Academic journal article Journal for Early Modern Cultural Studies

Irish Mantles, English Nationalism: Apparel and National Identity in Early Modern English and Irish Texts

Academic journal article Journal for Early Modern Cultural Studies

Irish Mantles, English Nationalism: Apparel and National Identity in Early Modern English and Irish Texts

Article excerpt

In the Rainbow Portrait (fig. 1), painted c. 1600, Elizabeth I boldly appropriated an item of clothing that Edmund Spenser thought fit only for thieves, beggars, and rebels. She wears an anglicized, extremely luxurious version of the Irish mantle, a garment about which the man with so much praise for the Fairie Queene had nothing good to say.1 Why would the most powerful person in England choose this particular garment to display her power? What made the Irish mantle such a potent symbol for the early modern English?

The title of the ninth chapter of Barnabe Rich's A New Description of Ireland (1610) advises that "a conquest should draw after it Lawe, Language, and Habit" (33). Tudor and Stuart England agreed, regularly producing legal and rhetorical attacks on such markers of "Irishness" as language and clothing. The denunciation and attempted elimination of the Irish language were spurred by fears about a disturbing permeability of "Englishness" and its cultural and geographical proximity to Irishness. This attitude toward the Irish language is paralleled by similar attitudes toward the more easily changeable marker of clothing, specifically the Irish mantle. The mantle simultaneously offered a way to keep the Irish separate by marking them as visibly different from the English and functioned as a symbol of the very difference that English expansionism sought to eliminate. As such, English texts considered the mantle in ambivalent and sometimes contradictory ways. Whether represented as covering the nude bodies of beggars, the armor of soldiers, or the satin of the elite, it appeared as a locus of fear and a mechanism of transformation. English writers simultaneously used Irishness to define Englishness and, at the same time, to contain the potential of Irishness to disrupt English identity.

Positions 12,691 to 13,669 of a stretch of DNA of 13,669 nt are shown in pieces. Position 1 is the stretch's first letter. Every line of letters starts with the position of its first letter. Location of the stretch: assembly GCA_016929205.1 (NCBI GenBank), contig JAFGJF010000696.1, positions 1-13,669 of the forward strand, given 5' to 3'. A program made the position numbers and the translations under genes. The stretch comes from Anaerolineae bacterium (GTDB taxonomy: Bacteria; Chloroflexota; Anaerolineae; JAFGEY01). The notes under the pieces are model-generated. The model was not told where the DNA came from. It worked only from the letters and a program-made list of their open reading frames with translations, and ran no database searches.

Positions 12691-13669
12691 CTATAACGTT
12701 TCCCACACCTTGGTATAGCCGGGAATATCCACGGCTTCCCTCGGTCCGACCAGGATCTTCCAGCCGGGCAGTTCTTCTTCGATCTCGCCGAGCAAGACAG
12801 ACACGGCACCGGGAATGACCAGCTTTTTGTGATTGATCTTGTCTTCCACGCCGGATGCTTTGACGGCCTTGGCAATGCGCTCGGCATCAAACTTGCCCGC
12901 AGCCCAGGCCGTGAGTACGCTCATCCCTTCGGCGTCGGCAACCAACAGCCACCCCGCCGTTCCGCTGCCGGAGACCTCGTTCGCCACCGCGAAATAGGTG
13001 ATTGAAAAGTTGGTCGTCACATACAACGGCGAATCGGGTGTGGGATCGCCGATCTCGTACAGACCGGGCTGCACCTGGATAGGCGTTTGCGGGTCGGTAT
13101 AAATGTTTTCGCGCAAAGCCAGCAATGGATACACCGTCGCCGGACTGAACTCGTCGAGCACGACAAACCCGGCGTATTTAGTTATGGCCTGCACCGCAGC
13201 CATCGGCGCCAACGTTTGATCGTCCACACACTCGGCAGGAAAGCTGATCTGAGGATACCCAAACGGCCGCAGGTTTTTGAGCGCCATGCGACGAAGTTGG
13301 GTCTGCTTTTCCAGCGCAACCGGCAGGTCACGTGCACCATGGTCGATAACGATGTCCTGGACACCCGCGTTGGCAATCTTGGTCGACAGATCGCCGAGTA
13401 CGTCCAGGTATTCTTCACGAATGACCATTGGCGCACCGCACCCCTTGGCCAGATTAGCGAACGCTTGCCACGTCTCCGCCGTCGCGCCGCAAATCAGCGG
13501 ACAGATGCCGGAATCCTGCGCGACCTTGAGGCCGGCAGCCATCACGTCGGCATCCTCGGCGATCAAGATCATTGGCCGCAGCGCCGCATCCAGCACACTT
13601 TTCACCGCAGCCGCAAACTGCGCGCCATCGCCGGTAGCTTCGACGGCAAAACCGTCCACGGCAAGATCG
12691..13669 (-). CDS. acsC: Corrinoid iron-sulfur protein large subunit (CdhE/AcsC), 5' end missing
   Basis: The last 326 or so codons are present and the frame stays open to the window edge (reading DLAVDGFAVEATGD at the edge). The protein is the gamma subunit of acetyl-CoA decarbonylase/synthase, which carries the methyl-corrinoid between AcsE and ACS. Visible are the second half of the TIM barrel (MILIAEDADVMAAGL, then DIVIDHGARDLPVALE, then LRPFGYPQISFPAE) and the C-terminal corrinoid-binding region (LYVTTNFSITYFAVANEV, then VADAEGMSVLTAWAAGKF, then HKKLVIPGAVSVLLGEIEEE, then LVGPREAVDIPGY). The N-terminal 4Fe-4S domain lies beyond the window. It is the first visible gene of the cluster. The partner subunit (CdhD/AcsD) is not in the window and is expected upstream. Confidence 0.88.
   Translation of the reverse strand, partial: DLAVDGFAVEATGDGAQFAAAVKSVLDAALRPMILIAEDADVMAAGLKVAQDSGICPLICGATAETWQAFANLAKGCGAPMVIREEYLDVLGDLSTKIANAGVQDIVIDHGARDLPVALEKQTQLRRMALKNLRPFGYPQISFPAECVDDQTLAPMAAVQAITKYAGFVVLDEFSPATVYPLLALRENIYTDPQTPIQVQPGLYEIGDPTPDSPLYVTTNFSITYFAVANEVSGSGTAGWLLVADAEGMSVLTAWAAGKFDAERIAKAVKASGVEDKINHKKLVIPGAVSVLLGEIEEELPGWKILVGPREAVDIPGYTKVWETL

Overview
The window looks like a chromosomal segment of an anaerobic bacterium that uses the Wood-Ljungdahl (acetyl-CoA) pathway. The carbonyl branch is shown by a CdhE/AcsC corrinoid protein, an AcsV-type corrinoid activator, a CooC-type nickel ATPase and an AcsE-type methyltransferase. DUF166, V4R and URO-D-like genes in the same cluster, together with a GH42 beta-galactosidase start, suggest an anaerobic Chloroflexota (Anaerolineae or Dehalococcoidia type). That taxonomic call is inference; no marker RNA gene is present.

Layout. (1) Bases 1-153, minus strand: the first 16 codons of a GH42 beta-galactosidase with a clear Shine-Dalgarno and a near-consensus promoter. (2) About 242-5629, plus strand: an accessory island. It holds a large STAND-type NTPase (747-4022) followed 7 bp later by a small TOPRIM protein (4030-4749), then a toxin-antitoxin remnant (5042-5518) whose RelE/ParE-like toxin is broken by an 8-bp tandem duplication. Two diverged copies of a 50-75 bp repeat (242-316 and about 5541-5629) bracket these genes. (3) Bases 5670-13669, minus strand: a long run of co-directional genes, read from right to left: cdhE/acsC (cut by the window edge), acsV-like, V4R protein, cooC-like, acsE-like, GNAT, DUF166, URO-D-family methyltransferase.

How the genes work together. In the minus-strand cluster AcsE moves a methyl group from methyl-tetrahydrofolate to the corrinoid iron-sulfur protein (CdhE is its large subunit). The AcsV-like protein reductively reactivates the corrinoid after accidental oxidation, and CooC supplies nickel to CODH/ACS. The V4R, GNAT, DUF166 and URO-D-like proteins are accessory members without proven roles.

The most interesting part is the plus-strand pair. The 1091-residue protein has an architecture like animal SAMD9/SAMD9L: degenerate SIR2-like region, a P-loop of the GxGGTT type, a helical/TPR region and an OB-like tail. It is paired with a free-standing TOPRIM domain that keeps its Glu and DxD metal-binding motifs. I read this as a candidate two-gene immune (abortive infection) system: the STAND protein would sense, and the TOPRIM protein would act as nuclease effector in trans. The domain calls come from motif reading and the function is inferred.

The mantle was a heavy, thick woolen garment that extended between knee- and ankle-length. Sleeveless and relatively shapeless, it would have been placed over the shoulders and wrapped around the body, and it could be pulled up to cover the head as well. The popular English cloak, as a point of contrast, was usually shorter and often lined with velvet. There existed, of course, a broad range of both mantles and cloaks, from the rough and unadorned to the costly and ornate. In the case of mantles, though, while Irish texts might acknowledge such differences, their English counterparts rarely did so. In Spenser's A View of the State of Ireland-a dialogue completed in 1596, entered in the Stationer's Register two years later, but not published until 1633-Eudoxus, who represents England, describes the mantle as able to replace "housing, bedding, and clothing" (57).2 In fact, a 1599 request for supplies to equip English soldiers in Ireland included money for Irish mantles for this very reason and echoed Henry Wallop's similar proposition from two years earlier, which was rejected partly "on the grounds of national preference" (Morgan 154).3 Wallop argued not only that mantles would cost less than English clothing but also that "any soldiers that hath seen the service of other countries and of this can inform your Honour [Sir Robert Cecil] that the solider must here of necessity use a mantle at all times for his lodging at night and to keep him dry in the day" (Calendar 359- 60). He was answered that "English apparel will do best for English men" (381). Mentioned in Henry VIII's Act for the English Order, which banned, among other items of Irish clothing (and grooming), "any mantles, coat or hood made after the Irish fashion" (qtd. in Maxwell 113), the mantle survived as a focal point of English anxieties about cultural confusion into the early modern period and beyond. In the process of launching their attacks, English writers imposed a "national," that is, "racial" identity on the Irish. And while the signifiers of this identity are important, the very idea of an Irish national consciousness is itself of fundamental significance. …

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